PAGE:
Saturday, September 15, 2012

California Supreme Court Decision Supports Civil Claim By Victim of Sexual Assault by A Police Officer Against the Public Entity that Employs The Officer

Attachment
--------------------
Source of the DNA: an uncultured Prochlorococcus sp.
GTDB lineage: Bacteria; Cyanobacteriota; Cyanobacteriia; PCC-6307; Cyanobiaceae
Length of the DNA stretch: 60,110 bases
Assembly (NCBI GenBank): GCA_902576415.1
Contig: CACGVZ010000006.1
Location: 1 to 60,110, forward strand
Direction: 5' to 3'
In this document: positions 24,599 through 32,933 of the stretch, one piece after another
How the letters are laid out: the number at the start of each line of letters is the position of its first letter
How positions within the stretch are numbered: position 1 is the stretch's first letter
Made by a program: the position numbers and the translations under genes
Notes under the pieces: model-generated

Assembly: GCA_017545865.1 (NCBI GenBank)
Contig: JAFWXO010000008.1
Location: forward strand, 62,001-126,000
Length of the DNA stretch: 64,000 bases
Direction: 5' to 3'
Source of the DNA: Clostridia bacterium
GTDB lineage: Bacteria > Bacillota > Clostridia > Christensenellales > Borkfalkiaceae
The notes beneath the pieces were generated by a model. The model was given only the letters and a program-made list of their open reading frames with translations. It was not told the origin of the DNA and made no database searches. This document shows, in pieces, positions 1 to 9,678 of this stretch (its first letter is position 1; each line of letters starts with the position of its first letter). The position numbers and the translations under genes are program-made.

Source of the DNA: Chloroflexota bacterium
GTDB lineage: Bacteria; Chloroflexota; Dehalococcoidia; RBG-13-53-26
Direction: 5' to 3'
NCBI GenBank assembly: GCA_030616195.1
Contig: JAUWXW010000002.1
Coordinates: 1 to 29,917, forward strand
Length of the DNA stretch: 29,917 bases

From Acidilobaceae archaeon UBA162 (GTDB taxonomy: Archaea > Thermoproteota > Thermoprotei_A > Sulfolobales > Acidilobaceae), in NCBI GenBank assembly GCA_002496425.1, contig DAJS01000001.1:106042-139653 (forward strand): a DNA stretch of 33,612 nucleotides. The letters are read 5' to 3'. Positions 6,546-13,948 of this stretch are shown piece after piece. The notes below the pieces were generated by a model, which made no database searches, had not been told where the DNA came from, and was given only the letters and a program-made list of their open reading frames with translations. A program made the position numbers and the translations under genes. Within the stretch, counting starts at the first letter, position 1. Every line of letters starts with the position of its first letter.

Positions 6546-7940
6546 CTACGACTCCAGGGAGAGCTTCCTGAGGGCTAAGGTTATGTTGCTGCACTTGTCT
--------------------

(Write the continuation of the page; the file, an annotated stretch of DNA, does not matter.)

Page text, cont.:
In the case of Mary M., the California Supreme Court held:  “[W]hen . . . a police officer on duty misuses his official authority by raping a woman whom he has detained, the public entity that employs him can be held vicariously liable.  This does not mean that, as a matter of law, the public employer is vicariously liable whenever an on-duty officer commits a sexual assault.  Rather, this is a question of fact for the jury.  In this case, plaintiff presented evidence that would support the conclusion that the rape arose from misuse of official authority.  Sergeant Schroyer detained plaintiff when he was on duty, in uniform, and armed.  He accomplished the detention by activating the red lights on his patrol car.  Taking advantage of his authority and control as a law enforcement officer, he ordered plaintiff into his car and transported her to her home, where he threw her on a couch.  When plaintiff screamed, Sergeant Schroyer again resorted to his authority and control as a police officer by threatening to take her to jail.  Based on these facts, the jury could reasonably conclude that Sergeant Schroyer was acting in the course of his employment when he sexually assaulted plaintiff.”  (Mary M., supra, 54 Cal.3d at p. 221, fn. omitted.)